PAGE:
The Dean of Yale Law School is dumbfounded by attempts to legally justify the torture of terrorists. “Erroneous legal analysis” he calls it.

Harold Hongju Koh, Dean of Yale University’s law school and a former US assistant secretary of state, went to Geneva in 2000 to present the first US report on its compliance with the UN 1994 Convention against Torture. He says he told the global gathering the US was “unalterably committed to a world without torture”.

This week’s revelations that Bush administration lawyers had sought to find legal justifications for torturing terrorist detainees have left him dumbfounded.

“They are blatantly wrong,” he says. “It’s just erroneous legal analysis. The notion that the president has the constitutional power to permit torture is like saying he has the constitutional power to commit genocide.”

Mr Koh is one of the small community of top international lawyers who say they are more shocked than anyone at what their profession has wrought. Scott Horton, past chairman of the international human rights committee of the New York City bar association, says the government lawyers involved in preparing the documents could and should face professional sanctions.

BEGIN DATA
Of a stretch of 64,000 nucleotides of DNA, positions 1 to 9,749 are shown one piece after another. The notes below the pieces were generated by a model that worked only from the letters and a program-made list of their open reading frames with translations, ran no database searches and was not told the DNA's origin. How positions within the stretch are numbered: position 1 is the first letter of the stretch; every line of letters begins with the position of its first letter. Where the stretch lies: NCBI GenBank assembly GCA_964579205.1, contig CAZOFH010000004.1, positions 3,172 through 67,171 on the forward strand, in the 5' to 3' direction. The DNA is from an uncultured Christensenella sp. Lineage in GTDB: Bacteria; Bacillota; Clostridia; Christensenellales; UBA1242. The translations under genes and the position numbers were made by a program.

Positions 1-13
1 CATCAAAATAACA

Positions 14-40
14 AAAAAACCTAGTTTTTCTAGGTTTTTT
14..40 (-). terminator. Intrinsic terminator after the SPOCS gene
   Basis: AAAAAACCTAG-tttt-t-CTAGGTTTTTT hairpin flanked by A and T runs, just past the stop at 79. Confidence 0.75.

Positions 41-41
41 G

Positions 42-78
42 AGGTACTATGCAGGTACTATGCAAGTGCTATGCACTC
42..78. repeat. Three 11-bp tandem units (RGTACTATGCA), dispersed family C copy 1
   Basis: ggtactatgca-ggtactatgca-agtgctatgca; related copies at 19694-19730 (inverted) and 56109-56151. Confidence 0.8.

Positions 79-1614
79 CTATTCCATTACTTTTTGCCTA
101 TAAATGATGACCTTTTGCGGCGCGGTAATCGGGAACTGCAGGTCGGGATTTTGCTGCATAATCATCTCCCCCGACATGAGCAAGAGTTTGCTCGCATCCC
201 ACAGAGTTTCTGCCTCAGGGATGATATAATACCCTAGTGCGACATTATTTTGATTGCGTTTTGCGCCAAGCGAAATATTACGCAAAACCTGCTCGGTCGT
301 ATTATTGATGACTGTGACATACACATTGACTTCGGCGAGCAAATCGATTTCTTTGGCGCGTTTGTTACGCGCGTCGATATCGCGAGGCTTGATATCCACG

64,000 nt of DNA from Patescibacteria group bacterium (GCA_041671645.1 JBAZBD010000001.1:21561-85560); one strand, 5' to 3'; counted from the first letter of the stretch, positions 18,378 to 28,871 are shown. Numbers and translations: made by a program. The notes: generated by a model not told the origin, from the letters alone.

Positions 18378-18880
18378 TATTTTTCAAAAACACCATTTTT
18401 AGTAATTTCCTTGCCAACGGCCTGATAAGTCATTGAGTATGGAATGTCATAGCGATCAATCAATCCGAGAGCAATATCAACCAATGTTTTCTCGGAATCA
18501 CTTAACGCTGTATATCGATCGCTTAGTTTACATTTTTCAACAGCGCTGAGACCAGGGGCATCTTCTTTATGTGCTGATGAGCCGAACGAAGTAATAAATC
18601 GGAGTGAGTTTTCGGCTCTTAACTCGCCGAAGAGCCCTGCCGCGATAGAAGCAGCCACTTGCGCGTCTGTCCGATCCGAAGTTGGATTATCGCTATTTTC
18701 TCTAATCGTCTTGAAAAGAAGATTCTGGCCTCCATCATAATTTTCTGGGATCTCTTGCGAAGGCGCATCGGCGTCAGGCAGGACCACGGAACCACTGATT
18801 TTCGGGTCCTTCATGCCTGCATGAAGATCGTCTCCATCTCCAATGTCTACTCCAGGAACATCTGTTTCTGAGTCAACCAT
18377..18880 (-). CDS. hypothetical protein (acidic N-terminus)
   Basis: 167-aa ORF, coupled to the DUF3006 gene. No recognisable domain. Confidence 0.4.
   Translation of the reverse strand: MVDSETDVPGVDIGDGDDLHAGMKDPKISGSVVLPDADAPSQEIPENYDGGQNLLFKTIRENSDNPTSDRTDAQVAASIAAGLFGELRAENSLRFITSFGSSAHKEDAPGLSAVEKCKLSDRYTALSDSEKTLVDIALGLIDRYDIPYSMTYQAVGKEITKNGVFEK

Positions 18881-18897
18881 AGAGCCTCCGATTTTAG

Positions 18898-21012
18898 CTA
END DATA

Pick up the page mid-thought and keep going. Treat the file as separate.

“There are serious ethical shortcomings here,” he says. “Lawyers who are employed by the US government have a responsibility to uphold and enforce the laws of the United States,” which include domestic and international legal prohibitions on torture. “To make an argument that the president’s wartime powers give him the right to avoid these statutes is preposterous.”

Elizabeth Rindskopf-Parker, dean of the McGeorge school of law and former general counsel to both the National Security Agency and the Central Intelligence Agency in Republican administrations, says: “Several decades of work to insure that our intelligence and national security agencies as well as those of other nations operate under the rule of law have been severely undermined for benefits that are at best speculative.” She says the memos “appear better designed to defending criminals than to guiding the policies of the world’s most powerful nation”.

Government lawyers have traditionally kept their clients – the president and top officials – out of trouble. Critics say the Bush administration has turned that on its head.

“It’s the lawyers pushing the envelope, trying to eliminate restrictions rather than asserting them,” says Tom Malinowski, a former lawyer for the National Security Council who works for Human Rights Watch.

Several current and former administration lawyers, including Jack Goldsmith, the head of the Justice Department’s office of legal counsel and a former Pentagon special counsel, and John Yoo, a former deputy in the division, argued before entering the administration that international law could not constrain executive action.

Mr Yoo, now a professor at Berkeley, dismisses criticisms about the ethics of those who drew up the document as “groundless and without merit. It’s clear what the memo does. It explains what the law is.” It “tries to figure out what lines are drawn by different treaties and statutes”, noting that Congress “set a very high definition on what torture is”.

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